LONDON (Reuters) - Financial markets’ shaky start to the year shows they are losing faith in the “healing powers” of central banks, the Bank for International Settlements (BIS) said on Sunday while voicing concerns over sub-zero interest rates and emerging economies.
The Swiss-based organization, which fosters cooperation between central banks in the pursuit of monetary and financial stability, said that recent worries over China’s economy, oil and commodity prices and some European banks had come as fundamental shifts take place in the global economy.
International bank-to-bank lending is contracting for the first time in two years, the use of dollar-denominated debt to drive growth in emerging markets has ground to a halt on a strengthening of the currency that has also served to send U.S. companies rushing to borrow in euros.
At the same time, world growth remains subdued, overall debt continues to rise and negative interest rates in large parts of Europe and Japan suggest that some leading central banks are running low on ammunition to quell market volatility that could pose a threat to the global economy.
“The latest turbulence has hammered home the message that central banks have been overburdened for far too long post-crisis,” the head of the BIS monetary and economics department, Claudio Borio, said in its first quarterly report of the year.
“Market participants have taken notice. And their confidence in central banks’ healing powers has — probably for the first time — been faltering. Policymakers, too, would do well to take notice.”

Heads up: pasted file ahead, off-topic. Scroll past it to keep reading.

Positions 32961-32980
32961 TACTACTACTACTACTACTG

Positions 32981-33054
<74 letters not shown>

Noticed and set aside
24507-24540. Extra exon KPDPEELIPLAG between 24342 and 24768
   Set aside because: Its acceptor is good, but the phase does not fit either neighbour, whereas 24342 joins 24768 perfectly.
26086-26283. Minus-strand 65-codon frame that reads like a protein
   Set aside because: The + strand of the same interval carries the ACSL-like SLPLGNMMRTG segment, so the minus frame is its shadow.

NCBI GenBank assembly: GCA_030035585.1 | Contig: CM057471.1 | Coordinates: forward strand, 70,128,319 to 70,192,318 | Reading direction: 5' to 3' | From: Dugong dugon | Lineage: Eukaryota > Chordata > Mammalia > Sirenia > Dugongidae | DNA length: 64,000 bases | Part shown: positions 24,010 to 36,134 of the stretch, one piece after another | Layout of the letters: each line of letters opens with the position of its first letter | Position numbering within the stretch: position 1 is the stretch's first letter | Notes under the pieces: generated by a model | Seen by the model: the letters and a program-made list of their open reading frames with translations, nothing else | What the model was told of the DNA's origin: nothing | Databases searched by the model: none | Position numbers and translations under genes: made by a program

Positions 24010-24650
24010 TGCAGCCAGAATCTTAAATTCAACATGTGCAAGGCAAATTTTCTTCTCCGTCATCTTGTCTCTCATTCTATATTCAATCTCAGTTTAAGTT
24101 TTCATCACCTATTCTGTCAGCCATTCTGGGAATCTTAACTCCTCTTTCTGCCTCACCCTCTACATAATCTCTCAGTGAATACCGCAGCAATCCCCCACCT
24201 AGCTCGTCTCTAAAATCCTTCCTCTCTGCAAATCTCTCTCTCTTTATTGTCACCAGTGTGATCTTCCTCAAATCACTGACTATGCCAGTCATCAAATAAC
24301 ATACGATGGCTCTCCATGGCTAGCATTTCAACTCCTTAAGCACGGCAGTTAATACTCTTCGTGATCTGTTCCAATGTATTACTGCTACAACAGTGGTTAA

The comments dovetailed with concerns about the potential side-effects of negative interest rates, which are effectively a charge on commercial banks’ spare cash.
A study in the BIS report showed the different ways negative rates were being implemented by the likes of Sweden, Denmark, Switzerland, Japan and the European Central Bank, which is expected to go even deeper into negative territory on Thursday.
Evidence from Switzerland showed that banks there had not introduced negative rates on customers’ savings but had instead increased costs on loans such as mortgages to curb losses.
“If negative policy rates do not feed into lending rates for households and firms, they largely lose their rationale,” the study said.
“On the other hand, if negative policy rates are transmitted to lending rates for firms and households, then there will be knock-on effects on bank profitability unless negative rates are also imposed on deposits, raising questions as to the stability of the retail deposit base.”
The report also focused on another of the side-effects of the ECB’s rock-bottom interest rates.
There has been a 15 percent-a-year rise in the amount of euro-denominated debt issued by companies outside the euro bloc. If they neglect to put currency hedges in place, that represents some big bets on the euro remaining weak.
Euro debt has become so popular among U.S. companies, for example, that it has acquired its own name — the “reverse yankee”. Total net issuance in euros in the fourth quarter accounted for 48 percent of debt issued by non-financial U.S. companies.
In emerging markets (EM), meanwhile, six years of rising dollar-denominated debt issuance faltered after last year’s EM sell-off pushed currencies lower and increased borrowing costs for both governments and companies.
International banks’ lending to emerging markets fell 6 percent in the third quarter of last year, while outstanding international debt securities — bonds and other types of loans — contracted by $47 billion in the fourth quarter, the biggest fall in three years.
“And this has been happening as domestic financial cycles (in emerging markets) have been maturing or turning,” Borio said.
“It is as if two waves with different frequencies came together to form a bigger and more destructive one.”
Editing by David Goodman